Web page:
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Market Insight: Diesel passenger cars on the wane

Opting out: Diesel passenger cars and compact SUVs are increasingly out of favour with Australian buyers, as Honda found out with its diesel Civic.

Diesel might be king in utes, but passenger car buyers increasingly look to petrol

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Market Insight logo6 Aug 2015

By RON HAMMERTON

SALES of diesel-powered passenger cars in Australia are headed for their leanest year for almost a decade as relatively cheap petrol prices and increasingly efficient petrol engines realign buyer preference.

So far this year, sales of sedans and hatchbacks with diesel engines are down 25 per cent in a market segment down 3.3 per cent.

And while overall SUV sales are up 13.7 per cent to the end of July, sales of the diesel variety are lineball with the same period last year and have basically plateaued over the past three years.

On the other hand, petrol SUV sales are up more than 20 per cent.

Of course, the light-commercial vehicle segment continues as a diesel stronghold, with more than 87 per cent of all such workhorses sold in Australia last year having diesel powertrains.

Car manufacturers are reacting by considering the future of diesel in small cars and compact SUVs, where downsized, turbo-boosted petrol engines are returning fuel-economy figures once the province of turbo diesels.

At the same time, petrol engines are doing it with fewer emissions – a point that is not lost on European powers-that-be who are considering whether diesels should be phased out, at least in big cities.

The likes of Honda and Peugeot have dropped diesel small cars in their Australian line-ups, mainly because the sales uptake just does not warrant stocking them. Others who had been considering them have quietly shelved the plans.

Hybrids likewise have failed to set the world on fire, with sales of the Toyota Camry Hybrid as fleet cars and taxis largely keeping the sales graph ticking over, but in tiny numbers compared with conventional petrol.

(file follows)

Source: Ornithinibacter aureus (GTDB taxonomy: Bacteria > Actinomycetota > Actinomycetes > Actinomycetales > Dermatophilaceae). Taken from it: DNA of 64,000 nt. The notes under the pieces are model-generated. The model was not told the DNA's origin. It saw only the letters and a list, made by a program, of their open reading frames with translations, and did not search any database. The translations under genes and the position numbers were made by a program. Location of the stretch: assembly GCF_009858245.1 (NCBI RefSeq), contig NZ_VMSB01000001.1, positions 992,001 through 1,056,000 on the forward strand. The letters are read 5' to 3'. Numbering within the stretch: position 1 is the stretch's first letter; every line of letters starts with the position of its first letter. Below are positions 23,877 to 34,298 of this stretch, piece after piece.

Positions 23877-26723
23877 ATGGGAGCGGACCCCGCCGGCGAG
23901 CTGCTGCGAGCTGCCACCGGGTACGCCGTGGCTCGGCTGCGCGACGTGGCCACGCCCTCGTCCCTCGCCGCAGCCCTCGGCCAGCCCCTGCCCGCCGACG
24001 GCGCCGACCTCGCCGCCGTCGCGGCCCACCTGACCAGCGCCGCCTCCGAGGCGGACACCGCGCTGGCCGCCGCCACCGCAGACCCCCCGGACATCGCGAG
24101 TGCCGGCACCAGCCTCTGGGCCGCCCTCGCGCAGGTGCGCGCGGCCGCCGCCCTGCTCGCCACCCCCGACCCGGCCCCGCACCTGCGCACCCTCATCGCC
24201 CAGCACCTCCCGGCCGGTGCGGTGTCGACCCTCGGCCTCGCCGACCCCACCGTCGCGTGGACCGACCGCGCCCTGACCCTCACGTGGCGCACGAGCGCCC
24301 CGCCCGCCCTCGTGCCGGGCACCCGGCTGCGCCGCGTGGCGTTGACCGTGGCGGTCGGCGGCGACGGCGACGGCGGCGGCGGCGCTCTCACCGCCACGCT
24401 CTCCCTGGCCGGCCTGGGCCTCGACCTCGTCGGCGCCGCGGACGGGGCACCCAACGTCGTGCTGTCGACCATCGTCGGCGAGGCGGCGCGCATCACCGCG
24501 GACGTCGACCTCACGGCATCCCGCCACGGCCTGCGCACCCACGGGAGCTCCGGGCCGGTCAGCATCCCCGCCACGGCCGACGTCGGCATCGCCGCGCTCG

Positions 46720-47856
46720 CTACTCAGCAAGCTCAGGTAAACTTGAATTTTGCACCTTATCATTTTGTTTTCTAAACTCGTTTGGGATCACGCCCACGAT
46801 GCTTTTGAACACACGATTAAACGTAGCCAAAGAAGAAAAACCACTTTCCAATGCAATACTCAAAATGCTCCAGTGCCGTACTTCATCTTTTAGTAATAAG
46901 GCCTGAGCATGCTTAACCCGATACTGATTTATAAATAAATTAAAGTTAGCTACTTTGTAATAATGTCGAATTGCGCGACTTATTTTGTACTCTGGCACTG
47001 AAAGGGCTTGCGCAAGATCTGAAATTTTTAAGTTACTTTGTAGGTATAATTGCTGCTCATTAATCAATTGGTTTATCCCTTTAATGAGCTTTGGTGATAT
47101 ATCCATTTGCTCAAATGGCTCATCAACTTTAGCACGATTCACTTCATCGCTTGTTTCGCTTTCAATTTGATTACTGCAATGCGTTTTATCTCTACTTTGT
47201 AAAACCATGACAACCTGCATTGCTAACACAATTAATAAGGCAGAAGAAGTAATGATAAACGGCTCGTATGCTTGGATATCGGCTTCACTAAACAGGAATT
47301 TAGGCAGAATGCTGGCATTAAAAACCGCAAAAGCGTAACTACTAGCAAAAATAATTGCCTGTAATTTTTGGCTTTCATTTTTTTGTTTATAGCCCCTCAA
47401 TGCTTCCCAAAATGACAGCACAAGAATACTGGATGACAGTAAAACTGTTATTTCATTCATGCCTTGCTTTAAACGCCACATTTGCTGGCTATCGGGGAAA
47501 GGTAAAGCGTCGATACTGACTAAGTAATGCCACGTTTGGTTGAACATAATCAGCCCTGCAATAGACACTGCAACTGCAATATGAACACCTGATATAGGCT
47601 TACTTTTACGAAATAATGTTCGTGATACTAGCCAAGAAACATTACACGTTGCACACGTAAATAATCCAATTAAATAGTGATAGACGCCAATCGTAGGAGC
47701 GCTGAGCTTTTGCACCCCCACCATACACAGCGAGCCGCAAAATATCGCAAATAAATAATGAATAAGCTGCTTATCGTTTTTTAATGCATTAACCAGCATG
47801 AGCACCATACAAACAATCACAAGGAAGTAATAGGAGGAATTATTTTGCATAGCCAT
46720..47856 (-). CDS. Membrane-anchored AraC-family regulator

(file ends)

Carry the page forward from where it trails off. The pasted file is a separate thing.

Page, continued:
Private sedan and hatchback buyers this year have bought 1588 hybrid cars, compared with 166,628 of the petrol type.

Apart from the born-again appeal of petrol in modern cars, the higher cost of diesel in the showroom is a big deterrent to buyers. For example, a diesel Ford Mondeo Ambiente costs precisely $4000 more than the petrol equivalent.

Many buyers choose to put that $4000 towards the extra fuel that the EcoBoost petrol engine will sip, while at the same time enjoying the extra zip, quietness and cleanliness of the petrol powertrain.

Diesel passenger car sales peaked at about 45,000 vehicles a year between 2010 and 2012, before dipping to 36,680 in 2013, then 30,414 in 2014 and – on the current running rate to the end of July – about 25,000 this year.

Diesel SUV sales might hit record levels this year, but only because of healthy growth in medium and large SUVs where diesel dominates. And even if the market achieves our prediction of about 130,000 units this year, it will represent an increase of only about 2000 on the levels of 2013, effectively meaning a decline in diesel’s share of the SUV market.

Just two years ago, oil companies in Australia were predicting long-term growth of 4.0 per cent a year in diesel fuel sales, just as diesel family car sales started to slip.

About then, the fuel retailers were in a rush to install new diesel pumps at service stations.

Ironically, just as diesel appears to be dipping in Europe and Australia, the United States finally appears to be embracing the fuel that hitherto has been largely restricted to trucks in North America.

An Autonews report from Detroit suggests diesel light-vehicle uptake is predicted to rise from the current 3.0 per cent to 7.0 per cent by 2020.

General Motors recently became the first mainstream manufacturer in the US to introduce a diesel engine in a light ute, the Colorado.

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